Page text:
Proportioned to the exaltation of their hopes, was the chagrin produced by their disappointment. In general orders issued by Sullivan Sullivan, in soon after the departure of D’Estaing, for the general purpose of quieting the apprehensions of his expressions army, and impressing them with a confidence the count: in the safety of their situation, under the mea. sures he had taken to secure a retreat, should the enemy be re-enforced, he permitted some expressions to escape him, which manifests the irritation of his feelings. “While,” continue the orders, "the general wishes them” (the army) « to place a proper confidence in him as their commander in chief, whose business it is to attend to their safety, he yet hopes the event will prove America able to procure that by her own arms, which her allies refuse to assist in obtaining.” These expressions being understood to impute to the count D’Es
one of his
orders, makes use of expressions, which offend
CHAP. IX. taing, and to the French nation, an indisposi. 1778. tion to promote the interests of the United
States, wounded the feelings of the French officers, and added in no small degree to the resentments of the moment. In subsequent orders, the general stated himself to have been misunderstood by those who supposed him to blame the French admiral, with whose orders he was unacquainted, and of whose conduct he consequently was unable to judge. He at the same time stated explicitly the great aids Ame. rica had received from France, aids of which, he ought not to be unmindful, under any disappointment; and which should prevent a too sudden censure of any movement whatever..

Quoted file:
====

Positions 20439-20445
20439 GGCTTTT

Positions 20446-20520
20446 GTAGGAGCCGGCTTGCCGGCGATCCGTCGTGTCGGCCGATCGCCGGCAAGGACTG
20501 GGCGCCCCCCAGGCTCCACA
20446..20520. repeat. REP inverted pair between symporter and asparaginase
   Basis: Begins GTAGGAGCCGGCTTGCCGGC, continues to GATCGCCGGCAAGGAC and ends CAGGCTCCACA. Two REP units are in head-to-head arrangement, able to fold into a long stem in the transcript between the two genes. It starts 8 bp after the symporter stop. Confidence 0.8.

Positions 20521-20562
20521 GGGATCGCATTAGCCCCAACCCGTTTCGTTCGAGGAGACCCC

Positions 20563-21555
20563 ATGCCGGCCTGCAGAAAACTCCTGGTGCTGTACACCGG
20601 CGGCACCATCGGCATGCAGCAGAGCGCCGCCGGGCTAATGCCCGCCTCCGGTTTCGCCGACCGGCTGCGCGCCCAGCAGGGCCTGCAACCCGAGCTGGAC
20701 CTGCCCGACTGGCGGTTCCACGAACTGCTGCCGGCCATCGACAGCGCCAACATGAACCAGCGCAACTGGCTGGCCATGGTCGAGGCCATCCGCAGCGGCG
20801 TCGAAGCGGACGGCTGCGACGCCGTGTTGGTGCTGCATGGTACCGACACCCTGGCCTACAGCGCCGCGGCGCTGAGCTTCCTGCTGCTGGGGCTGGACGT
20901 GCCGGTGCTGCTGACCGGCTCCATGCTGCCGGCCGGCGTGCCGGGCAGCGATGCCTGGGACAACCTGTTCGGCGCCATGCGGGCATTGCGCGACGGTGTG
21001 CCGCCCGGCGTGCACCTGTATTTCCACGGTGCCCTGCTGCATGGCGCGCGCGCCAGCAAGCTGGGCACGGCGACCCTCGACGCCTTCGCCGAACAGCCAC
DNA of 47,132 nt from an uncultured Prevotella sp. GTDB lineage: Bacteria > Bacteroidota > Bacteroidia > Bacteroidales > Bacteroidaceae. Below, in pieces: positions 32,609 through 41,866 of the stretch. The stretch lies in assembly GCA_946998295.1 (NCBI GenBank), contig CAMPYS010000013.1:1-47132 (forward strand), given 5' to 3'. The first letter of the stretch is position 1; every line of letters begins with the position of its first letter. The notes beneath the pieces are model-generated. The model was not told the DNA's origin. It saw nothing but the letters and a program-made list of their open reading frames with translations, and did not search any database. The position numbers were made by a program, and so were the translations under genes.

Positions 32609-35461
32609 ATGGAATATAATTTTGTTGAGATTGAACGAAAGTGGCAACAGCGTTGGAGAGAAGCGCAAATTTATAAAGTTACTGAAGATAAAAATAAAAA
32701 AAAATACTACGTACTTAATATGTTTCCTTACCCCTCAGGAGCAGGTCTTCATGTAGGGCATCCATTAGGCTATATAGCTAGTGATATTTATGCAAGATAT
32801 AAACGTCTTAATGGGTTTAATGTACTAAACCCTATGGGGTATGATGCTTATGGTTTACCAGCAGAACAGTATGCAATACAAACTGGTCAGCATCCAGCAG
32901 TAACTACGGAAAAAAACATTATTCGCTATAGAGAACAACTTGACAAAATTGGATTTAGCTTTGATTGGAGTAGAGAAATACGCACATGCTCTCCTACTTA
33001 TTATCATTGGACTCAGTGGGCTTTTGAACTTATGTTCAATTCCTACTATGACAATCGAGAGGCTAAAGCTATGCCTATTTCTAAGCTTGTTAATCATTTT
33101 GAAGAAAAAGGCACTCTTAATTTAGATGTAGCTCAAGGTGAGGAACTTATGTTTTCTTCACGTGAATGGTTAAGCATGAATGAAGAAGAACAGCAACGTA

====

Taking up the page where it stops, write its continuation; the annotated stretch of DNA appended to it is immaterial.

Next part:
The count D'Estaing, on his part, addressed to to congress a statement of all the movements witince of the fleet since its arrival on the coast; in Sullivan. which his chagrin, and irritation, were but ill
concealed. He complained much of the disap. pointments he had experienced in not receiving adequate supplies of water and provisions; spoke of the delay produced by the American army not being in a condition to act against the common enemy on his first arrival before Newport, and of its afterwards entering the island precipitately. He insisted that the voyage to Boston was necessary for the preservation of the fleet, and declared that he could place no dependence on the fallacious promises made him, of water, of masts and of defence,
at Newport. Neither could he rely on a place, CHAP. IX. against which batteries had played for some 1778. considerable time without much effect, being taken in two days. He claimed much merit for taking Rhode Island in his way to Boston, and thereby giving general Sullivan the choice of retreating to the continent, or of continuing the siege.
“It is,” continues the letter, “with the noble confidence that I owe to the allies of the king, that I take pleasure in rendering them accounts which I owe only to his majesty. But it would be wounding the dignity of his crown, if I answered assertions and forms of which I do not complain. Passion dictated them....this is perhaps a proof that reason did not. We presume that they were inspired by the masters of small barks, who, scarcely knowing the bottom over which they sail, in order to avoid being blocked up, prefer the narrow channels of Newport, to the entrance of the banks of Boston; and who are ignorant of maritime positions, and what determines the strength or weakness of squad. rons. Such men, blinded by local and personal interest, which renders every thing excusable in their eyes, have found means to surprise for an instant, the opinion of some general land officers, whom we shall always profess to esteem, although we are fully persuaded that they have neither the knowledge, nor the experience necessary to decide despotically of the possibiVOL. III.